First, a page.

Eye For Film >> Movies >> Hounddog (2007) Film Review
Reviewed by: Amber Wilkinson
Arriving at Sundance on a wave of controversy, is the film previously known as the 'Dakota Fanning rape project' really worthy of all the column inches?
In short, no. This slice of southern gothic is deep fried in almost every cliche you could mention from the last 50 years - and served up with an unfortunate side order of snakes.
Fanning plays Lewellen - a dirt-poor kid, growing up with her drunken, possibly abusive, father (David Morse), who dreams of meeting Elvis and sings Hound Dog at the drop of a hat. On the sidelines are dad's squeeze and part-time punchbag (Robin Wright Penn) and God-fearing grammie (Piper Laurie, trying hard to find nuance in the bag of mad-old-southern-bat hand-me-downs).
Most of the time Lewellen races about in her underwear with pal Buddy (Cody Hanford), until dad has an unfortunate encounter with a bolt of lightning (in a very ill-advised piece of cheap stunt work) and she has to become his part-time carer, too. Her Only Real Friend is local African American Charles (Afemo Omilami), whose character is really the point at which the script's wheels start to come off.
He is such a stereotype, it's scary how little distance we have come in 50 years. From his love of the blues, to his heart of gold and - perhaps most irritatingly - ability to work medicinal magic with snakes, director and writer Debra Kampmeier takes lazy racial characterisation to new lows.
This is a shame, since the "rape" scene that has caused such controversy is, in fact, handled extremely well. The incident itself has a decent element of surprise and is not in the least bit salacious. The cinematography is lush and the cast, too, make the best of a bad job. Fanning has a lovely voice and proves again what a wonderful actress she is - setting out her stall with the kind of performance which will doubtless see her garnering a shelf full of Oscars before much longer. In fact, all the supporting cast do their best to rise above the inadequacies of the script.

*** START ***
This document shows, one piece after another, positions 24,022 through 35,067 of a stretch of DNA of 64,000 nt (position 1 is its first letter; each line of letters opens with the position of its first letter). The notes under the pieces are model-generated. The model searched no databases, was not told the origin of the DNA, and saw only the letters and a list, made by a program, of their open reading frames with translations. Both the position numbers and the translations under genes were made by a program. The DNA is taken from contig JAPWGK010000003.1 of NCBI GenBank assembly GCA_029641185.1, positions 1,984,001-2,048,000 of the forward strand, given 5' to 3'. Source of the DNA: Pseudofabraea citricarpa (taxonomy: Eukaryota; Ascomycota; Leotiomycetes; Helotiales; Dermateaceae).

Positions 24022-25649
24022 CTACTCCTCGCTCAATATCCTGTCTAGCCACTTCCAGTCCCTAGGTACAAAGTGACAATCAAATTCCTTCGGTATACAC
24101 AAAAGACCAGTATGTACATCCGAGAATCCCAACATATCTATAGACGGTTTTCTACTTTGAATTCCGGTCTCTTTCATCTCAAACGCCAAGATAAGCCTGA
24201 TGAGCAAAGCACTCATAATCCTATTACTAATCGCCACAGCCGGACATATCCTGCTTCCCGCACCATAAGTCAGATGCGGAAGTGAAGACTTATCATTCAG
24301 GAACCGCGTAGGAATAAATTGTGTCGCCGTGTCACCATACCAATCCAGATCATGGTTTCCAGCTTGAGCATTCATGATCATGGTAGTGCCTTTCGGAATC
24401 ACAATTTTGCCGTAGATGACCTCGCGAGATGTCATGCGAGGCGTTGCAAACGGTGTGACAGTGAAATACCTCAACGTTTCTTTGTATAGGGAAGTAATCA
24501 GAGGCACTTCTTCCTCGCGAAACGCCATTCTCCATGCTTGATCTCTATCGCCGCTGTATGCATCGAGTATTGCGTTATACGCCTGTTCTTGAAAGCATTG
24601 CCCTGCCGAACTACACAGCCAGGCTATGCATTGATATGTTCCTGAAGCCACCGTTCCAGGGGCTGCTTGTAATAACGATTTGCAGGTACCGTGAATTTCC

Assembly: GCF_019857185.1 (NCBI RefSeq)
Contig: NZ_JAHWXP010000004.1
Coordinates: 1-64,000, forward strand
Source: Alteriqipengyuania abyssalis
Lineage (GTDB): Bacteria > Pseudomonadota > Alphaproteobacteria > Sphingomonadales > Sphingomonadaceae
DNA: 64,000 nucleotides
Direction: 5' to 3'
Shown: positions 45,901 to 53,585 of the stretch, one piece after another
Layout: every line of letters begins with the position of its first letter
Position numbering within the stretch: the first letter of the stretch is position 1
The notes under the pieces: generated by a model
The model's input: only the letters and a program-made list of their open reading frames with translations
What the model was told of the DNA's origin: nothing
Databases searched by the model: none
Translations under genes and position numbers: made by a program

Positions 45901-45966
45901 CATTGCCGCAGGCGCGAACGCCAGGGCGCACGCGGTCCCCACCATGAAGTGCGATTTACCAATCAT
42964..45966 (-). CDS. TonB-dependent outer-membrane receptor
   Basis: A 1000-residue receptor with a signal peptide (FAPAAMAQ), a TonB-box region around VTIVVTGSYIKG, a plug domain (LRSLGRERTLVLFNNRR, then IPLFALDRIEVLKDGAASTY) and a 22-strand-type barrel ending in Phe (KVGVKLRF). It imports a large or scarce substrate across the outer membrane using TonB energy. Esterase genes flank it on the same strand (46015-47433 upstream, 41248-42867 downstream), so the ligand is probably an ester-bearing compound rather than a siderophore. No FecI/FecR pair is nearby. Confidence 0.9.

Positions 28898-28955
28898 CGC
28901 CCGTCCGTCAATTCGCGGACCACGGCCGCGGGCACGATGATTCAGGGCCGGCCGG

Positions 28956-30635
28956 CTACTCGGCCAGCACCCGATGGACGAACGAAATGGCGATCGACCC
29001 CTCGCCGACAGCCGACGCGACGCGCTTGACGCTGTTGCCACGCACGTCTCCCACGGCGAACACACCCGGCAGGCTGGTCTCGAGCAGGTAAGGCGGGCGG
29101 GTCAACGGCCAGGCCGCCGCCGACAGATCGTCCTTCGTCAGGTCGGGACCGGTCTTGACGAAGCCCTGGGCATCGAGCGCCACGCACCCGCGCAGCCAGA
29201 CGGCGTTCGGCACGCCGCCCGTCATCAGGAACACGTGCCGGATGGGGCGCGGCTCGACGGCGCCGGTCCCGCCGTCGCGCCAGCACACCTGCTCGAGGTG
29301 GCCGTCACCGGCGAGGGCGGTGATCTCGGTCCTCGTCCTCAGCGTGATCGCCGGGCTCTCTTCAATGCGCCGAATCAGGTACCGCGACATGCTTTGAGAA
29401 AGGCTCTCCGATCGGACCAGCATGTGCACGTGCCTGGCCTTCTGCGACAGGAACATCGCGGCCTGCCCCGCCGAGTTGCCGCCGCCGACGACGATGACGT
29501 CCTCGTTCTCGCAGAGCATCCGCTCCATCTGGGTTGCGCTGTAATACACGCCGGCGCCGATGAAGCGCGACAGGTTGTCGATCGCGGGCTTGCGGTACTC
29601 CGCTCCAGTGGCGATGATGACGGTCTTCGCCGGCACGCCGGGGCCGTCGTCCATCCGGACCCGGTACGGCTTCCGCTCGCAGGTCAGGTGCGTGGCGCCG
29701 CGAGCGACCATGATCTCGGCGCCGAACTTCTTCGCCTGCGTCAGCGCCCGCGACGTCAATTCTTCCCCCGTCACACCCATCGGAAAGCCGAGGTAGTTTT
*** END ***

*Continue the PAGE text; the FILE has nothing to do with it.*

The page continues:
It is Kampmeier's use of snakes, however, which poisons the proceedings. After nary a mention of them for the first half hour, they start popping up in cut-away shots and, before you can say Indiana Jones And The Temple Of Doom, Lewellen is sleeping in a bed full of them. It has all the symoblistic subtlety of a piece of Kentucky Fried Chicken in the chops.
One thing is for sure, this film is set to go south if it ever hits the box office.Reviewed on: 11 Feb 2007
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